When we think of the classic pantomimes - Snow White, Aladdin, Jack & the Beanstalk, Dick Whittington - we are taken to a world of good and evil that is so transparent that we are invited to take sides right from the beginning but it's dangerous to transfer this kind of storybook morality into real life, particularly when the lives of others are at stake. We know that the military top brass are always the most reluctant to go to war but have frequently been pushed into it by a belligerent population, content to stay at home. On the other hand, I was reminded this week when it was quoted on the election of Barak Obama, that Prime Minister Walpole's comment: "Today they are ringing their bells, tomorrow they will be wringing their hands" was made when he had successful kept Britain out of a war. Jim Callaghan, when asked by Catholic MP Jerry Fitt, to send troops into Ulster to protect the minority community, presciently said that it would be easier to send them in than to get them out, a lesson we are learning in Afghanistan and Iraq.

The problem for us all is that it is very difficult to be proportionate. Osama Bin Laden, Chemical Ali and their ilk, are easy to caricature; but caricature, like pantomime, is no way of thinking about real life; these men are not in the same class as the giant in Jack and the Beanstalk or the poisonous witch in Snow White. And perhaps the reason why we don't become so worked up about very serious wars in such places as the Congo and Kampuchea is that the generals there are horribly boring and serious with no 'comic' side. In other words, we are reacting the way we do to the unedited pictures of horror, shying away because it is all too awful.

It's much the same with religion; we so easily fall into the trap of constructing caricatures of God because the real one is too difficult: there's God The Father looking fierce with his long, white beard; and there's Jesus, some sort of genie that's got out of the bottle to save us all from our sins, and there's the Holy Spirit, hovering benignly; and, of course, there are thousands of angels and saints as extras in the divine pantomime.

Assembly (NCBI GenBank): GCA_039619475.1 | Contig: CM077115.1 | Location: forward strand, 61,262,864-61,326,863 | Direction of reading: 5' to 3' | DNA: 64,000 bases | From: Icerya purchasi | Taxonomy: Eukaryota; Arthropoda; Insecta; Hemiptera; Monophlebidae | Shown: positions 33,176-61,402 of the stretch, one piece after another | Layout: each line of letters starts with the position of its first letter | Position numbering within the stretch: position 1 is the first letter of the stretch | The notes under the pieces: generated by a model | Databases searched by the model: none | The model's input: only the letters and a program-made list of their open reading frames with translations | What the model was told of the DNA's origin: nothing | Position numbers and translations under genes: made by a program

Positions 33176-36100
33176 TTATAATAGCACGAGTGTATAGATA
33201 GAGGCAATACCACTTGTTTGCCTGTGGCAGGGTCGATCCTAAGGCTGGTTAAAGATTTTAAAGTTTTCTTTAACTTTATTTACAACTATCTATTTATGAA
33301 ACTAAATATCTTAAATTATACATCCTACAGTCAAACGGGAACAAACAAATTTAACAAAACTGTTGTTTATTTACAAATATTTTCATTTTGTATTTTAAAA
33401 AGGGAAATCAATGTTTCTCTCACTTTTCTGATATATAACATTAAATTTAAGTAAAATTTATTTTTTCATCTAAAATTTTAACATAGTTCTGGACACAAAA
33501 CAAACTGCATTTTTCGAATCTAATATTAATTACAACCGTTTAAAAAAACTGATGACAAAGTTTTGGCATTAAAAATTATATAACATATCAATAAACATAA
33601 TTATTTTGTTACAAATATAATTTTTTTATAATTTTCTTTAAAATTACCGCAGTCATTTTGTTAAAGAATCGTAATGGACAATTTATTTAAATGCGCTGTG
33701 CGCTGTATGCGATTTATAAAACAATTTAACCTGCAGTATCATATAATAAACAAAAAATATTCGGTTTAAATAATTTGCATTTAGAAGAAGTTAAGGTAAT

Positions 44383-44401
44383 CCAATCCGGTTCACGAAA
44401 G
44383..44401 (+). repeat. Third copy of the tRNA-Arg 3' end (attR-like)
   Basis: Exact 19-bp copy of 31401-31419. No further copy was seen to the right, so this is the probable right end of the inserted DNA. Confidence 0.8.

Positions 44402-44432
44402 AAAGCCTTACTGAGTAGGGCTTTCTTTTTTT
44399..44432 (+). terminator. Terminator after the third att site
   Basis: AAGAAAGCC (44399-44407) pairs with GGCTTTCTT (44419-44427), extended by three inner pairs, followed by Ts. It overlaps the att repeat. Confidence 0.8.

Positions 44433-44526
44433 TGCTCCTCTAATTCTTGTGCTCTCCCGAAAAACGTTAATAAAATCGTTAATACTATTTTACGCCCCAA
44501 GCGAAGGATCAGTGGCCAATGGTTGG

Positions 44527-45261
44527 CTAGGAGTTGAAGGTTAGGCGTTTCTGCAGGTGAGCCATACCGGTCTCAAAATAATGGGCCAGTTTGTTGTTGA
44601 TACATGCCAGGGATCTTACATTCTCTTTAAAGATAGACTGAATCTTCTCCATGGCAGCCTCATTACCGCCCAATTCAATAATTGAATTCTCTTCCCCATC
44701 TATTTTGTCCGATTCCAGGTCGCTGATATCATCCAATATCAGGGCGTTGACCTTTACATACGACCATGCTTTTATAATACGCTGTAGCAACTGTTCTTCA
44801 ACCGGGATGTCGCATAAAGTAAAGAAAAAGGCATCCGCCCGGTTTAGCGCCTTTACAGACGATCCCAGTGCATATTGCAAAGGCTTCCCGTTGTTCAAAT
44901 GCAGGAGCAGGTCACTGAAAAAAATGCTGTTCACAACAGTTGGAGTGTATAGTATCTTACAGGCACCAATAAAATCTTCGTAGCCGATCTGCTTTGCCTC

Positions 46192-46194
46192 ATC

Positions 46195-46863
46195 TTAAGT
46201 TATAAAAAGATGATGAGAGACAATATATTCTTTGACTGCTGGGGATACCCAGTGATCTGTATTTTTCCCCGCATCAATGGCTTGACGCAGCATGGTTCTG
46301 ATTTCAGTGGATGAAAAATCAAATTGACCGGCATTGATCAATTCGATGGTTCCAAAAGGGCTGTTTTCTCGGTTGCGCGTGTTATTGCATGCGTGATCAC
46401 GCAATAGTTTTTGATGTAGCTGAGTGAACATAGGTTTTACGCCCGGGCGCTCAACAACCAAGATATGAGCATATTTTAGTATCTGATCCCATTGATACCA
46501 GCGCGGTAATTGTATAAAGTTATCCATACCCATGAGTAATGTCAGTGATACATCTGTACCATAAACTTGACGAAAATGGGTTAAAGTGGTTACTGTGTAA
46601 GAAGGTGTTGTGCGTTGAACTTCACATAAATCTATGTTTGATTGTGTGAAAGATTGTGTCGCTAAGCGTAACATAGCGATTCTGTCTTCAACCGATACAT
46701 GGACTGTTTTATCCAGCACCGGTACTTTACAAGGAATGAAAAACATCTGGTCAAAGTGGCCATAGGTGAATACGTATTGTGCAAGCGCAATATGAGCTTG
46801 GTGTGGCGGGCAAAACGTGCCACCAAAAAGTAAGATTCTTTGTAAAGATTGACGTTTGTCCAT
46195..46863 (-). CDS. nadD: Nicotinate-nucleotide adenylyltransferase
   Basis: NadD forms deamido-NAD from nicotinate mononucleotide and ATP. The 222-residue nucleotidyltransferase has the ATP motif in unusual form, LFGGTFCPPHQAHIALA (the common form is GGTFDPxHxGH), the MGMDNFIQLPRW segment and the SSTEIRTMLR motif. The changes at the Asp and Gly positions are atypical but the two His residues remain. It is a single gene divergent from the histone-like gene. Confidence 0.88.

But we were not made by God in 'His' image just to sit in the congregation as if we were at a pantomime, cheering the good fairy and booing the wicked witch; Christianity is more serious than that. So just as we need to be careful to detach our moral judgment from caricature, so we need to detach our religious life from caricature. It is too easy to lapse, to think that we can get on with our comfortable lives and not worry about complexities. But the truth that we learn from war and peace is that nothing is simple, just as we learn that often we are forced to choose the lesser of two evils rather than being able to make a choice between the good and the bad.

In this year of war in Afghanistan, Iraq, The Sudan and The Congo, with splutterings in a dozen other places from the Philippines to Colombia, we ought to have learned that nothing is simple; just as, in this year of financial catastrophe and medical miracle, we cannot escape complexity. We blame many of our ills on the media with its sound bites and gladiatorial politics but this is simply a different form of entertainment from the pantomime, another case of black and white. Most of us live in this kind of fantasy world until something real happens - we lose a child in a war; we cannot afford a miracle cancer drug; the value of our pension is halved - and then we have to get real; but it's much better to be proactive than reactive.

So let us all enjoy our pantomimes this Christmas but not confuse them with the complexities and responsibilities of real life.